This showrunning resume is relatively eclectic, but also hints at some steady improvement on Chibnall’s part. Let’s be honest: Torchwoodseason 1 was a lot of fun, but a total mess narratively. His showrunning work almost immediately improved, however, with Torchwoodseason 2 markedly more focused and while Camelotwasn’t exactly a revolutionary retelling of the Arthurian legend, it impressed with an all-star cast and writing that didn’t take itself too seriously.
I’m most interested, however, in Chibnall’s most recent work as showrunner: Broadchurch. The story of what happens to a small, seaside town when a local boy is found murdered, the show is a huge success for ITV, stars Doctor Who alums David Tennant and Arthur Darvill (as well as Torchwood regular Sophie Myles), and has already enjoyed two creatively-effective seasons. Here’s the trailer for season 1…
Though the show may be the least similar, tonally, from Doctor Who,it is also the program that Chibnall has arguably had the most creative control over. Unlike any of the other projects Chibnall has worked on as showrunner, Broadchurch is an original story wholly conceived by Chibnall. It is not based on Arthurian legend. It is not a show or a spin-off of a show with a 50-year history. It is not yet another formulation of an American crime procedural.
Though Chibnall no doubtedly has more limitations when it comes to Doctor Who, a show with the pressures of a global audience and as a big money-maker for BBC, Chibnall will still be able to put his own personal imprint on this show’s rich, complicated history.
So what does Broadchurch tell us about Chibnall’s interests as a writer and showrunner? Well, like many of Chibnall’s work in general, Broadchurchis very interested in the psychology of an ensemble cast. It is less about plot, and more about the emotional effects of plot on a diverse, interconnected community. Personally, I would love to see Doctor Who embrace a larger ensemble of companions on the TARDIS.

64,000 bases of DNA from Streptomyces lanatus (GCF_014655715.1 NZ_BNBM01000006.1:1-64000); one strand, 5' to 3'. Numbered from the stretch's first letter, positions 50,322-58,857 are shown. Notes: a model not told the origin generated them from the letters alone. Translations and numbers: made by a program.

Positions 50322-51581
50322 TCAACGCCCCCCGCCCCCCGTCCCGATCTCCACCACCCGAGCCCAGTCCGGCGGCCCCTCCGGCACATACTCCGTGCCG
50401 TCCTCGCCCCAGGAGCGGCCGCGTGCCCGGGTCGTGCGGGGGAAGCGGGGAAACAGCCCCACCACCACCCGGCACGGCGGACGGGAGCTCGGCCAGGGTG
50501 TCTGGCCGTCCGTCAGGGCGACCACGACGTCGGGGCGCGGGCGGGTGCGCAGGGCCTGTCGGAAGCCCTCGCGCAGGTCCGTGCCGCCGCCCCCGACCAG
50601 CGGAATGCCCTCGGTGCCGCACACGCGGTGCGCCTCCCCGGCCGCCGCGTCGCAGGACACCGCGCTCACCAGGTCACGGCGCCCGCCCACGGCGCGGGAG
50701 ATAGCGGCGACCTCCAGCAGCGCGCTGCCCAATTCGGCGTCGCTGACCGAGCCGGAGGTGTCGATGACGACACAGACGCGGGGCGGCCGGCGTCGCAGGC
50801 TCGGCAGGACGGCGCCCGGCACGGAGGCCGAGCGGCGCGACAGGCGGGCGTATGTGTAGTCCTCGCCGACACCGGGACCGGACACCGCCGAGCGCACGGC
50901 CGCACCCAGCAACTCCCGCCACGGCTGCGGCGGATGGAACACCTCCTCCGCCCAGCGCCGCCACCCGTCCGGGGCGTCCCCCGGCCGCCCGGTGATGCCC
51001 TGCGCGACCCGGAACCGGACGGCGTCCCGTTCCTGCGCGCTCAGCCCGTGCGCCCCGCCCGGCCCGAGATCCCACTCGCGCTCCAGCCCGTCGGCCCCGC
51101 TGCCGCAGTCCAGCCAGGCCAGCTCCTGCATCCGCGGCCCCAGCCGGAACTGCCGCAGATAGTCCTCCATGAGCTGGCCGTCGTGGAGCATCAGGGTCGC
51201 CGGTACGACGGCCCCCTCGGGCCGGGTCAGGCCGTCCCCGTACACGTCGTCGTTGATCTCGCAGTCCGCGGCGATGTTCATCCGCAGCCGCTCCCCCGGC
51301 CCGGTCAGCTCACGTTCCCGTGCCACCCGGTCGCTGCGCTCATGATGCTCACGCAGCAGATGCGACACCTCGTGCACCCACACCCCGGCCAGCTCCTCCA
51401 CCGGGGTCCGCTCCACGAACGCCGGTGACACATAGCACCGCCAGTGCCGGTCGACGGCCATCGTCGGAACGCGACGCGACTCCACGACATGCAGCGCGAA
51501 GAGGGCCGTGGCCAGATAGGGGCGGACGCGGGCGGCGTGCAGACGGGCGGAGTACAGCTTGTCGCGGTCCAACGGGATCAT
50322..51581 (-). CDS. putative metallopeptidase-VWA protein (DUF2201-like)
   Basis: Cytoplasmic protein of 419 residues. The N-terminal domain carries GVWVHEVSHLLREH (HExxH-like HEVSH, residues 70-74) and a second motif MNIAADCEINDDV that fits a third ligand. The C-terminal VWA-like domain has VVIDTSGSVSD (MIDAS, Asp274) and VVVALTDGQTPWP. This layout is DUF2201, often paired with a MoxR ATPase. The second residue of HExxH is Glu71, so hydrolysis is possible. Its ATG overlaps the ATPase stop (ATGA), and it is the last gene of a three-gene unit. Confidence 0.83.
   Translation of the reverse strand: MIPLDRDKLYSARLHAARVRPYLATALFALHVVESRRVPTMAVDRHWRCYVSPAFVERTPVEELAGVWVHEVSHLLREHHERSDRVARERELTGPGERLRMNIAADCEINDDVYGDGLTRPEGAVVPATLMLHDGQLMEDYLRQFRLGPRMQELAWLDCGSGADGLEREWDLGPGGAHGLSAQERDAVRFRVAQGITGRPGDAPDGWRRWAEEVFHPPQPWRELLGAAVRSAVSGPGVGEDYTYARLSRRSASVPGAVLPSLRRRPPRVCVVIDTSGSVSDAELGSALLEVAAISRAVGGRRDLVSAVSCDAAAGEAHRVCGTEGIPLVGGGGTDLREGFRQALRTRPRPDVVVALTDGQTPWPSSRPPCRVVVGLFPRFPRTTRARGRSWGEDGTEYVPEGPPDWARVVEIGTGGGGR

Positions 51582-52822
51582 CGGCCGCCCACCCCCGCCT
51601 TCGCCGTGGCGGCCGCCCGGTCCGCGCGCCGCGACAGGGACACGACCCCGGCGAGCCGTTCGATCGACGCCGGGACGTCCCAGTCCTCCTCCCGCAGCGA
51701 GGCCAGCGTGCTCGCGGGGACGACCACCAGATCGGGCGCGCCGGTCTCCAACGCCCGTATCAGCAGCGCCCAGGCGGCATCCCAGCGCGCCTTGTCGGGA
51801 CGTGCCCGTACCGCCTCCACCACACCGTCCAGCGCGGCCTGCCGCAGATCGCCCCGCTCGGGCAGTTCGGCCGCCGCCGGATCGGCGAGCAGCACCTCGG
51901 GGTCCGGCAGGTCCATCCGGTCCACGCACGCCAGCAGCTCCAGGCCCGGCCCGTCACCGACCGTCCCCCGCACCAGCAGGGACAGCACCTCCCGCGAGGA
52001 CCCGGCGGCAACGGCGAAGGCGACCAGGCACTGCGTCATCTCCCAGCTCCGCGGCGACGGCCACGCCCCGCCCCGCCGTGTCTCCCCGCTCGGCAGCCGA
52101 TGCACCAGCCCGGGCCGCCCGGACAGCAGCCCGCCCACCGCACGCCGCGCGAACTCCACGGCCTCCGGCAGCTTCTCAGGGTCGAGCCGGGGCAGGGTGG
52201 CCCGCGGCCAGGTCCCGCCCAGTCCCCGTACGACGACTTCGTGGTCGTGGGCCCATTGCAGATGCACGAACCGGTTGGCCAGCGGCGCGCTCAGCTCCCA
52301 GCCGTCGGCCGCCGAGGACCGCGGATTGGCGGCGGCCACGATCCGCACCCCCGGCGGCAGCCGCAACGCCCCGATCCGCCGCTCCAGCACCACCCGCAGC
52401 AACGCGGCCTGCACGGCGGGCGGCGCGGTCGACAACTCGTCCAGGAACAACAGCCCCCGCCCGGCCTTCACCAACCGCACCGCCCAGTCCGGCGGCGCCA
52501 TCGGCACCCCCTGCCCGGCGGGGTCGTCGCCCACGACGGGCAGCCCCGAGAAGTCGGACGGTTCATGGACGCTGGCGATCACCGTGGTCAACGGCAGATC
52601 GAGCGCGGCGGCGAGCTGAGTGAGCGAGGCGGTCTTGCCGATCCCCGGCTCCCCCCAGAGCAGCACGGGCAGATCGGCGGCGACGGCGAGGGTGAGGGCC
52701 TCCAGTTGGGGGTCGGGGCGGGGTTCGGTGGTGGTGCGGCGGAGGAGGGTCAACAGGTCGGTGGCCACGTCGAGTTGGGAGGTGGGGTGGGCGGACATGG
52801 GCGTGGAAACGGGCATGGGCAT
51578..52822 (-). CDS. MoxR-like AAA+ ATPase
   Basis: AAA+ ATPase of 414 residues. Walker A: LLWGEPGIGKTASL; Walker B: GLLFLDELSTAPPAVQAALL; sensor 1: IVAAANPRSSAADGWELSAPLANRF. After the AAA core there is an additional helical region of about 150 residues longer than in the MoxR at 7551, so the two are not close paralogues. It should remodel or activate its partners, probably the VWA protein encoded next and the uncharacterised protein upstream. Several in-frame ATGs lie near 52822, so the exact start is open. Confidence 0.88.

Another great thing about Broadchurch? It is just as interested in populating its world with female characters, and giving them power within the narrative, as it is male (that last point is particularly encouraging, especially after an era of Moffat’s improving, but still at time problematic gender politics). The show asks a lot of its main characters — especially Tennant’s Alec Hardy and Olivia Coleman’s Ellie Miller, both of whom are repeatedly put through the ringer on this show.
It’s Chibnall’s depiction of main characters with a limited degree of control that could be the most refreshing concept he brings to Doctor Who — something he has already demonstrated, as in this scene from “42,” which sees The Doctor out of his depth and not afraid to admit it.
There are many things that Davies and Moffat did differently as showrunners, but an inability and/or disinterest in letting their Doctors flounder in helplessness past an exploration of their companions’ mortality was one thing they had in common. I would love to see an era of NuWho that stops validating The Doctor’s self-confident smugness and instead focuses on other themes and characters traits, crafting a different context for The Doctor’s effect on all of space and time.
A Doctor Who not so far from the one we know.
While all this talk about how Doctor Whomight change is well and good, it’s worth noting that, with the promotion of another white male writer who hails from the already-established Doctor Whowriters room, as it were, there are many elements of this show that presumably won’t change.
With each casting of a new Doctor, there is a discussion of how the person in charge of shaping this global, iconic show continues to hail from roughly the same demographic and how it would be nice if we started to switch it up a little. After all, Doctor Whois a BBC program and the BBC has as one of its purposes the responsibility to reflect UK audiences…
“BBC One and BBC Two will each ensure that a significant proportion of broadcast hours reflects and represents the diversity of its audience in peak time and in the hours adjacent to peak time. BBC One will set drama outside of London, using voices and faces from a range of regional and ethnic backgrounds and communities of interest, and will feature religion and ethics as part of its genre mix.”
This lack of diversity is not just a casting problem (or, in a more optimistic phrasing: opportunity), as well as in front, but a writing, producing, and directing issue. Though there has been some increase in diversity for both writing and directing in the recent seasons of Doctor Who,we still have a long way to go before the production realities of this iconic show reflect the kind of wondrous, possibility-filled world worthy of The Doctor.